* Destiny without determinism.
    * Providence without passivity.
    * Fate without fatalism.

    Together, these support a combination of expectancy, creativity, and responsibility. Our horizons are marked – to become more Christlike and to express that character socially as Kingdom culture. And our choices are real – there will be no need to blame, shame, or defame anyone for whomever wins at elections. They will not have “messed up” God’s sovereignty. And, I trust, all of these together add up to more than the sum of the parts and thereby yield hope.

    Next week and thereafter, when we face up to whatever consequences may come from whichever candidates are elected, we can still perceive God in our midst. He will still never leave us or forsake us. He may still give us help at unexpected times and in unexpected ways. We can still walk within a redemptive and joyful future where we need not revel in flawed victory nor anguish in flawed defeat, but see all things as working together for opportunities to become more like Christ and to become Kingdom beacons for the sake of others. In all these still-nesses, we will find The Way forward …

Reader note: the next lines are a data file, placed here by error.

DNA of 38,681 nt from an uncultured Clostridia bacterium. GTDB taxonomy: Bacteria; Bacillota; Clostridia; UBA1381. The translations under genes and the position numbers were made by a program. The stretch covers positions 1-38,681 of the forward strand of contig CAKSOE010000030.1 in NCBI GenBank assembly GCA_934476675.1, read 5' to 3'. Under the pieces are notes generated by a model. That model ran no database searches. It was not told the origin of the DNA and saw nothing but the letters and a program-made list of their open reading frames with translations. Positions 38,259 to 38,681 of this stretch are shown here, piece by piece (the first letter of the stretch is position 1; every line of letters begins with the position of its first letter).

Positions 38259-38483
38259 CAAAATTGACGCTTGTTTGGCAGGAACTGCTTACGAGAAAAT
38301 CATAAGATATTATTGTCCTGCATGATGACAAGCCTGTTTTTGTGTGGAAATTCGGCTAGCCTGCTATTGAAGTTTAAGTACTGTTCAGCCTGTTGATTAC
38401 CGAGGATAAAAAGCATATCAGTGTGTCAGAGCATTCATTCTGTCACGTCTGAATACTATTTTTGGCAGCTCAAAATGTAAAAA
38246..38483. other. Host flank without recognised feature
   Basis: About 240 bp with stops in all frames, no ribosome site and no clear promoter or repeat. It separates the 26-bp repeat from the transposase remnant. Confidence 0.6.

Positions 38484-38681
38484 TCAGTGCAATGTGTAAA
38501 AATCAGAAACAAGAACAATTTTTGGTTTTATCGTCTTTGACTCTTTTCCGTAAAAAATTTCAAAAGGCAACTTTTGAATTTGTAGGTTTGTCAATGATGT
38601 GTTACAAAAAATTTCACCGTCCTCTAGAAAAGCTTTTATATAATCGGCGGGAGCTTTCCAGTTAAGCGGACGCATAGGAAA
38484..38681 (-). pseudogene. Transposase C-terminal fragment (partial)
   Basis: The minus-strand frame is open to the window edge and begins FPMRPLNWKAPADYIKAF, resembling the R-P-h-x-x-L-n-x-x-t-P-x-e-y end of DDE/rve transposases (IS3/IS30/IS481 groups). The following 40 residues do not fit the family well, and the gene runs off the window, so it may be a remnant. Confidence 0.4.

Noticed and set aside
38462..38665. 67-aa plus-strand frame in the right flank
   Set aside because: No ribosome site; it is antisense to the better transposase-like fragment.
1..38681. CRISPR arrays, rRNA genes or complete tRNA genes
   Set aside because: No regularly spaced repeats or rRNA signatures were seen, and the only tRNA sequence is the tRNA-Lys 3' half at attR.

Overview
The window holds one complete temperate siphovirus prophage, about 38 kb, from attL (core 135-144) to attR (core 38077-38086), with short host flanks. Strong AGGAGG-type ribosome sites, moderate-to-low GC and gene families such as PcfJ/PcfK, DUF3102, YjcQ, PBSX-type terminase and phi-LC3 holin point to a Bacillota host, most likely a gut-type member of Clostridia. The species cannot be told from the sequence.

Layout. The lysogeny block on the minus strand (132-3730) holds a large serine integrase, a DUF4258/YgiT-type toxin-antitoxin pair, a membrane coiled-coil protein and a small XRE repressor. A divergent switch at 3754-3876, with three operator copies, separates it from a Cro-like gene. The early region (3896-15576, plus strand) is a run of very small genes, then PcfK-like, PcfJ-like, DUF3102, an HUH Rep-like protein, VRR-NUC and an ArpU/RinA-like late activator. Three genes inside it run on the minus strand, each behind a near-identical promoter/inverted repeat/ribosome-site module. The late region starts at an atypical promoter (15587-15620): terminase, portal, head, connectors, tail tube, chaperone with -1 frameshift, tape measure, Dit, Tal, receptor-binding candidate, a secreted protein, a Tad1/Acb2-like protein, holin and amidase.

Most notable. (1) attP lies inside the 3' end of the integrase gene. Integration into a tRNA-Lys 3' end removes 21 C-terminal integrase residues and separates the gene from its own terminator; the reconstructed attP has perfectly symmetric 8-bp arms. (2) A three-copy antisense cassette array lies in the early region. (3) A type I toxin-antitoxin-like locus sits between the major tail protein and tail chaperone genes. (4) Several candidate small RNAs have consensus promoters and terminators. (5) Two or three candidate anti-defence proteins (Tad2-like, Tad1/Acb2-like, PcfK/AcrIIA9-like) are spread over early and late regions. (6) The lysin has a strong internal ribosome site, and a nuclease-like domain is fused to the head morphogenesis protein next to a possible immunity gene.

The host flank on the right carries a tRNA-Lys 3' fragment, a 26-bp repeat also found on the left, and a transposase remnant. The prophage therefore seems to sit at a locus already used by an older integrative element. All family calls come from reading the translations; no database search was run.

25. Joseph and Brad,

    Although I deeply admire your theoligical/philosophical digging and insights, how do you begin to connect with ‘the people of the land’ (or, as the Jewish ‘Associates’ called them ‘sinners’)? Poeple who do not have the time, resources or perhaps desire to dig as deep as you have? How do you begin to explain a sovereign and loving God to a young woman who was sexually molested by her ‘Christain’ father for years, leaving open wounds and deep scars that go deeper than I could possibly understand. How do you begin to present Christ the Savior to a Muslim woman who witnessed her daughter being raped by ‘Christian’ soldiers before they murdered her husband before her eyes?